Some URL rewriting services also have a propensity to break links, whether immediately or over the course of time. This can create headaches for users trying to access content as well as for the help desk teams who are fielding complaints about the non-functioning URLs.
Worth mentioning here is the rise in the utilization of another technology for better security for emails: training and awareness platforms that simulate phishing emails. Through these tools, users are often trained to hover over the links inside of their emails to check to see if they recognize the destination. URL rewriting requires an obscure URL to be swapped in for the original. Thus the hover technique can become overly complicated for users.
There’s a better way
URL rewriting has its merits. Vade own Time-of-Click (ToC) service remains available to customers. Featuring real-time, machine-learning based behavioral analysis, ToC analyzes up to 47 features of URLs and webpages, with high accuracy and no latency to end users. However, with our emphasis on predictive defense and ongoing investments in AI technology, our focus is on ensuring that users never interact with a malicious URL, even in the event that it is delivered.
Vade email content filter protects one billion mailboxes and scans more than 12 billion emails per day, which enables powerful security for emails. This data provides up-to-the-minute, real-time analysis of email meta-data, including analysis of the URLs’ webpages, generating global threat intelligence used to train our AI models and fine-tune them as new threats or phishing techniques emerge.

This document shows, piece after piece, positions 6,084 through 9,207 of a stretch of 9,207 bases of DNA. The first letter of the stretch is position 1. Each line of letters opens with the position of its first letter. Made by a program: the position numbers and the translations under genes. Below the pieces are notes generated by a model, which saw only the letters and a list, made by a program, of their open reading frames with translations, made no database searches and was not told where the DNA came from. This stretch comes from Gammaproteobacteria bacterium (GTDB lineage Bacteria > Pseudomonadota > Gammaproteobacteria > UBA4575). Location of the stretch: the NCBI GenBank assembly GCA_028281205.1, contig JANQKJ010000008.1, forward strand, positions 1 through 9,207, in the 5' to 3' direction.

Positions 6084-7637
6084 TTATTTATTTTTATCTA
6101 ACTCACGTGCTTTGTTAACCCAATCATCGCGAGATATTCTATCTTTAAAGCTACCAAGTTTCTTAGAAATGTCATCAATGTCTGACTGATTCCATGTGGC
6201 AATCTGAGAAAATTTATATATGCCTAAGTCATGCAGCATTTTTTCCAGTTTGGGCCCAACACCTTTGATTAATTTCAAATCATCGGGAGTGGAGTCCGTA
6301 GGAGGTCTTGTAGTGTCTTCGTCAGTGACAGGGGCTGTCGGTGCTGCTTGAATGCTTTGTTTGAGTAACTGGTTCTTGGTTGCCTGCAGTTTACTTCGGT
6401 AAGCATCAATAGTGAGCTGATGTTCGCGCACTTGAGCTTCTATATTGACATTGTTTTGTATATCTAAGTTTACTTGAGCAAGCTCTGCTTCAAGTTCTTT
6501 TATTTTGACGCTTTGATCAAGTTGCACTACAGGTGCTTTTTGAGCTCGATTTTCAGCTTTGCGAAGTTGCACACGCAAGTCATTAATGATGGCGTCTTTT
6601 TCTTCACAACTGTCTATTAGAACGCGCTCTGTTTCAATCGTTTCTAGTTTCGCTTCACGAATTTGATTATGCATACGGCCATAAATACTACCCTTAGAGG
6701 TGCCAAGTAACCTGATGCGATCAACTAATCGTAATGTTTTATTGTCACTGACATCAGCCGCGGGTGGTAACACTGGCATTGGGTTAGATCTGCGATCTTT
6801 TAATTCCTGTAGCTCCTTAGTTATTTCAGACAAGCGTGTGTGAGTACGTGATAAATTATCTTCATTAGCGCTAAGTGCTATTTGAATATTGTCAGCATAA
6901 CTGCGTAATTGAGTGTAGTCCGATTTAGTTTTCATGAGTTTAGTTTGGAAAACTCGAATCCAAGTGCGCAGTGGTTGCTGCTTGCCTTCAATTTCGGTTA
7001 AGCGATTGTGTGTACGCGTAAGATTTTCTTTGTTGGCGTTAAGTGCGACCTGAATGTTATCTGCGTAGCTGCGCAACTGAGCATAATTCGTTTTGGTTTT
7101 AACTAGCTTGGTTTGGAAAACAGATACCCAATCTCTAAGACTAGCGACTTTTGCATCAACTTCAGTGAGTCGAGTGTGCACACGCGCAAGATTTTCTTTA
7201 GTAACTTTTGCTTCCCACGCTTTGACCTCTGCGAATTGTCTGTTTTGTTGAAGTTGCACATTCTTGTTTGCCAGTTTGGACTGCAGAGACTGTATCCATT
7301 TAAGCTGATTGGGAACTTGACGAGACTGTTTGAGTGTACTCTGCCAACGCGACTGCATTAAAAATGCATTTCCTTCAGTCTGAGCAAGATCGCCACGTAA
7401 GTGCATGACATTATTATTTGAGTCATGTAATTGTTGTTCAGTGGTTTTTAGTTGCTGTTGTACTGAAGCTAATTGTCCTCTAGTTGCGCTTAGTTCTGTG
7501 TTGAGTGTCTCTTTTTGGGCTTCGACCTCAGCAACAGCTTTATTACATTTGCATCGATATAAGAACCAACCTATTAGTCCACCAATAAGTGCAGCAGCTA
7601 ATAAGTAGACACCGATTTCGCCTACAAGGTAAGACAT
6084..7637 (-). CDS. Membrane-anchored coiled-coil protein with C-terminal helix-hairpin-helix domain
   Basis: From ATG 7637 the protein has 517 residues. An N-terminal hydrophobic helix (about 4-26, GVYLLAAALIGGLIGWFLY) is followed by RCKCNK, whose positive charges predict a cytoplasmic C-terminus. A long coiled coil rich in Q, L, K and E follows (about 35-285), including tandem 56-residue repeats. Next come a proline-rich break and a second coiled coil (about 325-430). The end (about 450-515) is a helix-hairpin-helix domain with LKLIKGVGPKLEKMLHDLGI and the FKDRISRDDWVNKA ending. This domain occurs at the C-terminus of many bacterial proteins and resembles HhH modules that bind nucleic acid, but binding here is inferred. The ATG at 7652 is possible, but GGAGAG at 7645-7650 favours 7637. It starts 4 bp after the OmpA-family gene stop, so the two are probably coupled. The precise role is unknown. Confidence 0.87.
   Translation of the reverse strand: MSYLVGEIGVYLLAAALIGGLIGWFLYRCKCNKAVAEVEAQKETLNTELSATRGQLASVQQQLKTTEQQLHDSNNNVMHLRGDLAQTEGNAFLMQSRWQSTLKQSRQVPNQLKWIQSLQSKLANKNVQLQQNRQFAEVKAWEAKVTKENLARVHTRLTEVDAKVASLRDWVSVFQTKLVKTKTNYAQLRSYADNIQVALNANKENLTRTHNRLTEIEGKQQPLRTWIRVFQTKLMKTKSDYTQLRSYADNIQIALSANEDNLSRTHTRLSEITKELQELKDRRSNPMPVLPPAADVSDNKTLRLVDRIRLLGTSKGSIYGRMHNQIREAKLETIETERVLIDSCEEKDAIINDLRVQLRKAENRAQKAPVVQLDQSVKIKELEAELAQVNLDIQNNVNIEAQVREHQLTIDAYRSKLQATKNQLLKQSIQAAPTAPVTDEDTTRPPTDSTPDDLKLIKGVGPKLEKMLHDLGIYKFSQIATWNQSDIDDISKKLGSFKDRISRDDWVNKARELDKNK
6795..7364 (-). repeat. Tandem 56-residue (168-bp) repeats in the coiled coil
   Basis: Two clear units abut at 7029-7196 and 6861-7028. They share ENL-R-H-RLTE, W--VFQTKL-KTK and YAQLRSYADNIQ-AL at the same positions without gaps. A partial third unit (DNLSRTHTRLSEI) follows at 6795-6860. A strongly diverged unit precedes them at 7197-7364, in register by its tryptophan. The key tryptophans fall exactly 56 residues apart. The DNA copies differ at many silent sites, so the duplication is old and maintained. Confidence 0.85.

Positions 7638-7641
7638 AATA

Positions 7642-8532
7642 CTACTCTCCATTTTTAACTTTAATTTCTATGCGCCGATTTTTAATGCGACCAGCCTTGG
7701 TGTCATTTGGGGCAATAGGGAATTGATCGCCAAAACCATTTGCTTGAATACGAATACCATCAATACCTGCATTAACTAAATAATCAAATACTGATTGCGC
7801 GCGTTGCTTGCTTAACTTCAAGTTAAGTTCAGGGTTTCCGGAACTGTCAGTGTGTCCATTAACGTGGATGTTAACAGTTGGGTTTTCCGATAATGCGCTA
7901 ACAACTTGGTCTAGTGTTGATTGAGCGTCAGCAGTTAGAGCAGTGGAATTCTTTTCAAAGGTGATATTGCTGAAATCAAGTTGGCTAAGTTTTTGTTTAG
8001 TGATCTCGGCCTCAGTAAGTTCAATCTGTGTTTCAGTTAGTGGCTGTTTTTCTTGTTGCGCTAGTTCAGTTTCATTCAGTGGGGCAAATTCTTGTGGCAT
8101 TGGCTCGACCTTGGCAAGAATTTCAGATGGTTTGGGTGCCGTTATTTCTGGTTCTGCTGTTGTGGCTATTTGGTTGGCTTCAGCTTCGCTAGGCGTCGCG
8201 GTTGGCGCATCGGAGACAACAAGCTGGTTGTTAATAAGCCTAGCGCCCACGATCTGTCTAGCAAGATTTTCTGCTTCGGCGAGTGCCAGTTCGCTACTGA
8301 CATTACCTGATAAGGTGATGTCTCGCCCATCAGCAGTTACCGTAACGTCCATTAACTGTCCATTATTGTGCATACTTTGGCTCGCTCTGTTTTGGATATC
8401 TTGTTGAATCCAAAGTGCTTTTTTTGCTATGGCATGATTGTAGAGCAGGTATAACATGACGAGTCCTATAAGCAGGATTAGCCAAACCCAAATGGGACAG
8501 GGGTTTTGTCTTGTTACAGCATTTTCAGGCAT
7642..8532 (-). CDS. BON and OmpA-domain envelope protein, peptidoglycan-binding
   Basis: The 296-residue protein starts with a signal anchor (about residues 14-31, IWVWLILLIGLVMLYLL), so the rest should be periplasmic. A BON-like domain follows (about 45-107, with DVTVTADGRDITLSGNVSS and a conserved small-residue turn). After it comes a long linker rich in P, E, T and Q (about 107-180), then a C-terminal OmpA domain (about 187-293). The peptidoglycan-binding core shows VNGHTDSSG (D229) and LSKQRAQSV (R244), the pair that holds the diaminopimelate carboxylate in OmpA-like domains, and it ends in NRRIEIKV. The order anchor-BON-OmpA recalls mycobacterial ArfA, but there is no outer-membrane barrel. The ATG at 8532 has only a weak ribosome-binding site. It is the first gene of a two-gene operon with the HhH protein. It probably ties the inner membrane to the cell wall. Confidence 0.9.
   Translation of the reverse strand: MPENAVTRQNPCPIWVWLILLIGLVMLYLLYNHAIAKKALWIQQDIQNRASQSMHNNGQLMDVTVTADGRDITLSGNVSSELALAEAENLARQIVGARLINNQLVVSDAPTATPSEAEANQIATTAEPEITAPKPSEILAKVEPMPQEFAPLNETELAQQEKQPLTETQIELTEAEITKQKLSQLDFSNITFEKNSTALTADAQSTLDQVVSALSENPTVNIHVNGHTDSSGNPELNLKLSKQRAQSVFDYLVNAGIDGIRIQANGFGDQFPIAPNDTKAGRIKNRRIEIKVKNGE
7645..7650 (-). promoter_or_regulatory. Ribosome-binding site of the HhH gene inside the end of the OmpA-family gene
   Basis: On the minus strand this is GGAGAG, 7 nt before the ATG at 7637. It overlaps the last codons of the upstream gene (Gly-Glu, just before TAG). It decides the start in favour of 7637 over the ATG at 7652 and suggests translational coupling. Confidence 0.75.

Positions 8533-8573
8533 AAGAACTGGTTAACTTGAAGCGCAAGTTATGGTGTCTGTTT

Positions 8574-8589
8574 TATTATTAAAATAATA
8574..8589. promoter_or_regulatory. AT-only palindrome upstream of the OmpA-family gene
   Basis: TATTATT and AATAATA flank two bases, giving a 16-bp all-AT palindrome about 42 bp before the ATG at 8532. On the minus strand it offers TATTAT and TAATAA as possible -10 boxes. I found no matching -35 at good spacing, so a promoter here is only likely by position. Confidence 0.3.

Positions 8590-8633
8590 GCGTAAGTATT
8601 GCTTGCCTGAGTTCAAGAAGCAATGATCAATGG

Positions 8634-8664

This combined AI technology and threat intelligence powers Auto-Remediate, an integrated feature of Vade for Microsoft 365 that provides both preemptive and post-delivery capabilities. A component of the content filter, Auto-Remediate continuously scans emails and the webpages behind the links embedded in emails, including after delivery.
If an email threat is missed on the initial scan, Auto-Remediate will remove the email from the inbox and move it to a folder designated by the admin upon setup of the product. The admin can remediate the email in a number of ways, including deleting the email or returning it to an inbox if deemed safe.
The accuracy of the filter, combined with the post-delivery capabilities of Auto-Remediate, is a next-generation, proactive approach to security for emails, an evolution of ToC that provides better accuracy and more efficiency. Additionally, because Auto-Remediate doesn’t rewrite URLs, users can see the URL destination by hovering over the link, a critical step in identifying suspicious links. This empowers the user to put their phishing awareness training to use, which protects both the user and the business.
In addition, Auto-Remediate provides better protection by eliminating the threat from the user’s inbox instantly, eliminating the need for users to interact with malicious emails and malicious URLs.
Vade partners are encouraged to enable Auto-Remediate, which can be activated per threat category, including phishing, malware, and spam. Although we highly recommend activating Auto-Remediate over ToC, partners who wish to use ToC can activate the feature in their Vade for Microsoft 365 admin console.